Of Corset Was by Jet
By Gloria Ohliger
The following story by the Womens Editor is from the August 12, 1969 issue of the now-defunct Washington (DC) Daily News. TWAs Juanita Maddox passed away in 1976.
A Weekend Trip Around the World
Juanita Maddox was wearing her girdle when she left on a globe girdling weekend trip by jetliner.
Once out of the snappish garment, Nita, as her friends call her, found she couldnt stretch her imagination or the restroom facilities aboard the plane sufficiently to allow her to put one back on.
The lurching of the plane was no help either while trying to accomplish a complete change of clothes. That coupled with the lack of a bath while going around the world in 66 hours are the only complaints she has about her 22,878-mile journey.
"I know what its like to take a sponge bath," she said yesterday. "And thats what I did. Of course I got the giggles when I had all my clothes off and thought it would be just my luck for the light to go on that says you must return to your seat."
What Nita did stretch was her companys air lane route around the world. Shes a government affairs representative for Trans World Airlines in Washington and worked closely with the Navy and Air Force to obtain airport licenses for flights into Guam and Okinawa.
Ever since she was a little girl she wanted to go around the world. So when TWA inaugurated its round-the-world service on Aug. 1, she asked her boss, Vice President T.K. Taylor, if she could go along. Mr. Taylor, she related, didnt think shed have the stamina for such a physically exhausting trip. But she took a physical, the doctor pronounced her fit and she was on her way.
Had all gone well she could have made the trip in a scheduled 61 hours. As it turned out customs and mechanical delays in Honolulu and stacked-up traffic at Kennedy International (the plane was 45th in line for takeoff) lengthened the tour to 66 hours.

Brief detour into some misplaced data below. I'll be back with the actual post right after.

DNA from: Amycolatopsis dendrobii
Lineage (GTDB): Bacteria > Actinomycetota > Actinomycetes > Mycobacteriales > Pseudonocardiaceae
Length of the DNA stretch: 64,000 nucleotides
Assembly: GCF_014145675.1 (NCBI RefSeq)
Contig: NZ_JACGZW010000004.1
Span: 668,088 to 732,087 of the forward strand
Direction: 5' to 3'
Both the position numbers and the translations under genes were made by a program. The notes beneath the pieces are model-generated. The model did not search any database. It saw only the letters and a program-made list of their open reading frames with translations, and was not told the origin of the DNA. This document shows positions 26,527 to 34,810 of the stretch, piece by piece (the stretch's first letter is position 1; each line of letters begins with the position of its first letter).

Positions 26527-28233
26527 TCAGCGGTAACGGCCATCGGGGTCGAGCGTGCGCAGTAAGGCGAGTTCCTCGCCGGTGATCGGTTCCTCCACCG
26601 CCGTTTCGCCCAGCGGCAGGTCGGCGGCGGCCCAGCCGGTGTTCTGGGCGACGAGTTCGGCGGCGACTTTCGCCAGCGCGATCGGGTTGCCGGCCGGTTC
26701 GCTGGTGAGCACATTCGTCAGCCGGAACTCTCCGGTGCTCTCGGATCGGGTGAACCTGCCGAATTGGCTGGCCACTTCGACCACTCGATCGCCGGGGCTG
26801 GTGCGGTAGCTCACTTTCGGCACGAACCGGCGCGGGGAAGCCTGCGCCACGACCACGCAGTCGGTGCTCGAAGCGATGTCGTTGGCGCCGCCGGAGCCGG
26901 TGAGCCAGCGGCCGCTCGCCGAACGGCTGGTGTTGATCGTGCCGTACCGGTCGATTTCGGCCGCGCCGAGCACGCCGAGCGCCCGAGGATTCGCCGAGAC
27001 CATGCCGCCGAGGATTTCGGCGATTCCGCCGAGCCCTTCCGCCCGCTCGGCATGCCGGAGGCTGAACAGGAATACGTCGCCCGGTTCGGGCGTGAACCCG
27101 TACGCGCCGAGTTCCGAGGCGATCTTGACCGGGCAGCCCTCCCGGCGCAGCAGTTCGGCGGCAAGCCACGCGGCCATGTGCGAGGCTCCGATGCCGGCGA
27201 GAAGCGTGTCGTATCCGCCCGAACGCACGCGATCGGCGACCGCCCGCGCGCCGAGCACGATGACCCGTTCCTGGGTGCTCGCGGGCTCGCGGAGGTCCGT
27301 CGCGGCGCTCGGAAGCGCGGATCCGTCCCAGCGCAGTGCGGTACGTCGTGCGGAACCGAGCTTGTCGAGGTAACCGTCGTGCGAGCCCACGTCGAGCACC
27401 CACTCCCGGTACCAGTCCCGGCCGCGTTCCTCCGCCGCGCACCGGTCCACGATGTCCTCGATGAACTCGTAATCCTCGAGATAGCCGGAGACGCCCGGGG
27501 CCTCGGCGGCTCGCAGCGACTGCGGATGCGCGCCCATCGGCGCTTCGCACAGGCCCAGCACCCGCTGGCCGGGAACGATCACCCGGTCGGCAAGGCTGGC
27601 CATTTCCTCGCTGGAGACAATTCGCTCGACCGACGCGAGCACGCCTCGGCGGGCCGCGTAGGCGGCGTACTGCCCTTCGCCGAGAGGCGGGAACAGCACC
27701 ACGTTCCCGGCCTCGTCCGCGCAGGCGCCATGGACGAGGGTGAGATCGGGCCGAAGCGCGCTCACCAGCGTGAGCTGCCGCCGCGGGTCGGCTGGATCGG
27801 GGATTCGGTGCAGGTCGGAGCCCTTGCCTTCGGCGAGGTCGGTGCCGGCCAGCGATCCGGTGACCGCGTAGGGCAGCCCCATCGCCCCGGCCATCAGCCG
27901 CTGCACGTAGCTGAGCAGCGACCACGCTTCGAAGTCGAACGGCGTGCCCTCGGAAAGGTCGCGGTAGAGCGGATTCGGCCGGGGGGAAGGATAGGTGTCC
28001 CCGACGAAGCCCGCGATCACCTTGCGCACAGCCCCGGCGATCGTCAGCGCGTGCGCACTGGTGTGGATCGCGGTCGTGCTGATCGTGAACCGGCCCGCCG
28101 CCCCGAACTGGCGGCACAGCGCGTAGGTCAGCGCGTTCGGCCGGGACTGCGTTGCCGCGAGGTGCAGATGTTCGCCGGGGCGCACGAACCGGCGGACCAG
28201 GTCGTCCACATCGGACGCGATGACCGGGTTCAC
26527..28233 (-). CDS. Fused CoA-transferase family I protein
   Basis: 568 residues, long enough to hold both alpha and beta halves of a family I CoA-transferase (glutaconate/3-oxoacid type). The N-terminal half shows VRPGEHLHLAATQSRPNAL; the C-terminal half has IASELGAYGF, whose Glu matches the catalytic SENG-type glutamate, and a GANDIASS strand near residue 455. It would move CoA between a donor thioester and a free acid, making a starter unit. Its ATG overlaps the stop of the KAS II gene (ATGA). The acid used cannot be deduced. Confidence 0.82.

Nita said she amused herself by watching three movies in flight, eating, talking with the passengers, attending airport ceremonies at some of the 13 stops along the way and shopping for souvenirs at airports in such places as Frankfort, Zurich, Tel Aviv, Bombay and Hong Kong.
Because shes an employee of the airline, she traveled first class at no cost. Her weekend outing cost her under $50, over half of it spent for gifts. An ordinary passenger would have to pay $2,052.90 for a first class ticket; $1,280 coach fare.
Nita doesnt recommend her jet-setting weekend for anyone else. She did it as a lark and said her office cohorts thought shed be a basket case on her return to work Monday morning.
"I guess it did throw off my equilibrium," she admitted about spending so many hours aloft in a pressurized cabin, and sleeping only an hour or two at a time in a seated position. "After returning home I would walk along and run into things."
Nita said TWA has applied to the Civil Aeronautics Board to make flights to the moon when that distant day arrives. But the application was turned down because of lack of jurisdiction.
Now that shes returned from around the world on a weekend, shes recommended that airplanes be equipped with a bathtub. She didnt say how far her suggestion got.